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Returning to College

Introduction to Counselling Skills

Today, I thought I would write about the course I am studying – Introduction to Counselling Skills.  It has been a journey of discovery and I have experienced many ‘ups and downs’.  As mentioned in a previous blog, I had my employment terminated exactly one year ago and claimed unfair dismissal which was settled out of court at the end of July.  However, even though I have applied for many jobs similar to my previous role, I have not been successful.  During the first few months of being unemployed, I tried to keep busy and cleaned out all my cupboards, etc.  Then COVID hit and people started losing their jobs too which made job hunting even more difficult.  Therefore, in May after undergoing a great deal of soul searching and addressing my strengths, one being ‘listening’, I decided to enrol on the Counselling Course.

Communicating empathy

I started in September and attend college one morning per week.  It is a class of fifteen students aged between thirty and sixty years old and sadly, there is only one male student in the class.  We practise our helping skills in groups of three, where one is the helper, another the helpee and the third person is the observer.  It is all very straight forward but I struggle when I am a helper and have to communicate empathic understanding!  It would be so much easier if I could hold up an emoji face because saying, I’m feeling that …’ or ‘I’m hearing that …’ does not come easy.  I have no problem with listening, asking open questions or summarising but it’s not in my nature to connect in this way.  I have never spoken about being on the autistic spectrum to other people but for the first time, I thought I needed to in order to explain why I was different and struggling.  To say that I have stepped out of my comfort zone is an understatement.  However, I have persevered and I believe that I have become more self-aware over the past couple of months.

Decisions, decisions…

There are three weeks left, and all but one student is intending to enrol on the next level course.  At this point, I do not know whether I want to continue.  Much will depend on whether I have passed the coursework and how I manage when being observed by the tutor this week.  We have to recite a contract at the beginning of the helping session and I usually get so nervous, my mind goes blank and I muddle my lines.  At home, I can recite it word for word and without any mistakes!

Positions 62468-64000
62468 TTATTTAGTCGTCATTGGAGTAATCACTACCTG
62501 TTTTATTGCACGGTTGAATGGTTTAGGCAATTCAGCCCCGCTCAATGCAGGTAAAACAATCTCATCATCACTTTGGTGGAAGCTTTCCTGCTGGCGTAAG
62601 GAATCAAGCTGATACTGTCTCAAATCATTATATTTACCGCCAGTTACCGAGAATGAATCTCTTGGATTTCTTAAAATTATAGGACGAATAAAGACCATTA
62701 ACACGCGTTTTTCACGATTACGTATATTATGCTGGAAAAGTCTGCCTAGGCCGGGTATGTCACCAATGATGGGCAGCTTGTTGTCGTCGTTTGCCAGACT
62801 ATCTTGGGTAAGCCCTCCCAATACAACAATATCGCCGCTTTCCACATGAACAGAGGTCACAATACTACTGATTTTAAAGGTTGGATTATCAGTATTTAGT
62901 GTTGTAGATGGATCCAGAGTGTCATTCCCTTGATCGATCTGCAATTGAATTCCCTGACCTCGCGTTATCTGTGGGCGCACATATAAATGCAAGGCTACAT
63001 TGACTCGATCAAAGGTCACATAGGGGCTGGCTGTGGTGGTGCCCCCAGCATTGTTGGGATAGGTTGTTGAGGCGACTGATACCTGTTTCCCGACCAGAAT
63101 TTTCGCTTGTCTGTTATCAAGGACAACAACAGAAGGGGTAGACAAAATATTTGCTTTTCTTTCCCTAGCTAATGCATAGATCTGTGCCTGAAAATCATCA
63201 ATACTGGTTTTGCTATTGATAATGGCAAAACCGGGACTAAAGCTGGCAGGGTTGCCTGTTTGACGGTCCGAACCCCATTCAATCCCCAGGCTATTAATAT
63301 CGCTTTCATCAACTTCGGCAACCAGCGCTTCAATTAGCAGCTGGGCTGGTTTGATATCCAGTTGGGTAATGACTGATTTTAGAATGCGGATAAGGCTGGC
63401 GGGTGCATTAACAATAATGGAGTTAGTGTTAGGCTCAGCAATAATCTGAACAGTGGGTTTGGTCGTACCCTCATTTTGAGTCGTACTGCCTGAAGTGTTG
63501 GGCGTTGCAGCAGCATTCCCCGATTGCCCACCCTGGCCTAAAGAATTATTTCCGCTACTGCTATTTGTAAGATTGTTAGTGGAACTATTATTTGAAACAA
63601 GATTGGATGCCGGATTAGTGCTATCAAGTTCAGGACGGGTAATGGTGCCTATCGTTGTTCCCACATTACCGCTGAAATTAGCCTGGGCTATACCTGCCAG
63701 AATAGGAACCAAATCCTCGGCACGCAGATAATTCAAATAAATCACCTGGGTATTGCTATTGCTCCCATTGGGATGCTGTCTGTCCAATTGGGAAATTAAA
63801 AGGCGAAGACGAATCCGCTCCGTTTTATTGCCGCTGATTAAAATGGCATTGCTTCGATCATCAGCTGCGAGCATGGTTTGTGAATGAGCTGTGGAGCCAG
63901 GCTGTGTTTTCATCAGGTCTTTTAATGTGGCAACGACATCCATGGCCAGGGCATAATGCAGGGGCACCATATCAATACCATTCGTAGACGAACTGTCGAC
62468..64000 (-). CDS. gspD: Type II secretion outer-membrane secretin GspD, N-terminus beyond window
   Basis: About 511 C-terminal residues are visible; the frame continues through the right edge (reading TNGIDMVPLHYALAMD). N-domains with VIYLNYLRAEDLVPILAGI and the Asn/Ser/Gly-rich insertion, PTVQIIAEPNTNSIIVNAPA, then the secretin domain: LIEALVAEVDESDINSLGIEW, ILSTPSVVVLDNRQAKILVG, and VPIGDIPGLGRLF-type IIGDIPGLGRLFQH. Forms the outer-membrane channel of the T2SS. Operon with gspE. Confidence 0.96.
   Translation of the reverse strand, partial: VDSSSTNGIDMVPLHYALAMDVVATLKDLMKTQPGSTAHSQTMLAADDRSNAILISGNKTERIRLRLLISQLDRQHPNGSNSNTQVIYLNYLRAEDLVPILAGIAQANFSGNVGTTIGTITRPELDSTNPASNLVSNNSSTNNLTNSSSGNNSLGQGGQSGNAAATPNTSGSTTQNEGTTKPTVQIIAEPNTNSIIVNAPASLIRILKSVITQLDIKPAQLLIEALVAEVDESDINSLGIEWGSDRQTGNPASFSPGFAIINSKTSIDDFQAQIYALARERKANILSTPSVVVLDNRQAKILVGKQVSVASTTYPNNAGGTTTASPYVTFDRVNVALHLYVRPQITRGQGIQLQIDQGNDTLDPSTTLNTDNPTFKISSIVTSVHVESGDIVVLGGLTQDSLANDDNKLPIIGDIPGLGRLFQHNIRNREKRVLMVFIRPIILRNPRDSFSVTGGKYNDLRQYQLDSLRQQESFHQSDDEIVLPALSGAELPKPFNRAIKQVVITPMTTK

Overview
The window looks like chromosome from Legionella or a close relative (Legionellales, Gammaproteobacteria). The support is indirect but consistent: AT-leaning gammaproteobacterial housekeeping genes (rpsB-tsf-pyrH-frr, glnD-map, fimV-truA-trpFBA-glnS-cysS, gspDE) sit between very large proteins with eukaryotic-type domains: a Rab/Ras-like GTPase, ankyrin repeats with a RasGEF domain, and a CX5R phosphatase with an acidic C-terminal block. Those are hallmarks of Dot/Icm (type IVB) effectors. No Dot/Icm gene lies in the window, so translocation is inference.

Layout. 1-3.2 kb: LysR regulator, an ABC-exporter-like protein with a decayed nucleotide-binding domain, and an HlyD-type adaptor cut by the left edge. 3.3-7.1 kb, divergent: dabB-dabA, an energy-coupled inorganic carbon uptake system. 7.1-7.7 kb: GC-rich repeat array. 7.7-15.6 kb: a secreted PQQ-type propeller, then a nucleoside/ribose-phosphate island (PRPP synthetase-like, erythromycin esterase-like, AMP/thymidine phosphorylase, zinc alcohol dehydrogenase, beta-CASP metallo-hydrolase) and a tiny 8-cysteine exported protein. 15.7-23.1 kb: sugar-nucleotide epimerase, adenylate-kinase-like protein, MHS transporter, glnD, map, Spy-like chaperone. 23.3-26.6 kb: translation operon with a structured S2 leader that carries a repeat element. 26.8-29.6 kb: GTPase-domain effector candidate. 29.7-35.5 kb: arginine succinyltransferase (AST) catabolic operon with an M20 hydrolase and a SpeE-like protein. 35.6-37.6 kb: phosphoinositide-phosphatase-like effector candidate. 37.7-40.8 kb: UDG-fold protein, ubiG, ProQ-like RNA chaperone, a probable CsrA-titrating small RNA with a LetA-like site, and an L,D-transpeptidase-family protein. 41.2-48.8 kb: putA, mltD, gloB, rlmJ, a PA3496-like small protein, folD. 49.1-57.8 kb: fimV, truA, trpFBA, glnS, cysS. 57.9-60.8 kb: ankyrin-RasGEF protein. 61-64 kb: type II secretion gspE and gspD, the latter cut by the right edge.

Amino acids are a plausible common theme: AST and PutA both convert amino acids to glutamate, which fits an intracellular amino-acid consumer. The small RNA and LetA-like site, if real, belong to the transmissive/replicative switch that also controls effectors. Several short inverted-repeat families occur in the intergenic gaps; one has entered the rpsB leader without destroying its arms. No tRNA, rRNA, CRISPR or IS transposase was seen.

‘Counselling for Toads’

One of the recommended books to read was ‘Counselling for Toads’ (based on Toad from Wind in the Willows).  If I get anything from this course, it will be what I learnt from this book.  Unfortunately, I could relate to Toad in many ways but the content has opened my eyes and I now have a totally different outlook on relationships, both personal and professional.  Hopefully, in the new year, I will have a new job and be able to use the knowledge and skills I have now acquired.

‘A stitch in time . . . ‘

Hallowe’en scarecrow competition

Well as you know I am not a great user of a sewing machine due to its design being for right-handed people so I was surprised I agreed to take part in a Hallowe’en scarecrow competition.  But I was caught off guard and couldn’t really say ‘no’ because it was in aid of raising funds for the local school.  Apparently, there was a theme which was children’s movies and my first thought was to create Stitch from Lilo and Stitch (one of my daughter’s favourite movies).  However, when I arrived home, panic set in as I wondered how I was going to create a Stitch which my daughter would approve of.  The first problem was that he is blue and I decided the best way to solve this was to buy a child’s blue morph suit because we didn’t have any suitable old clothes.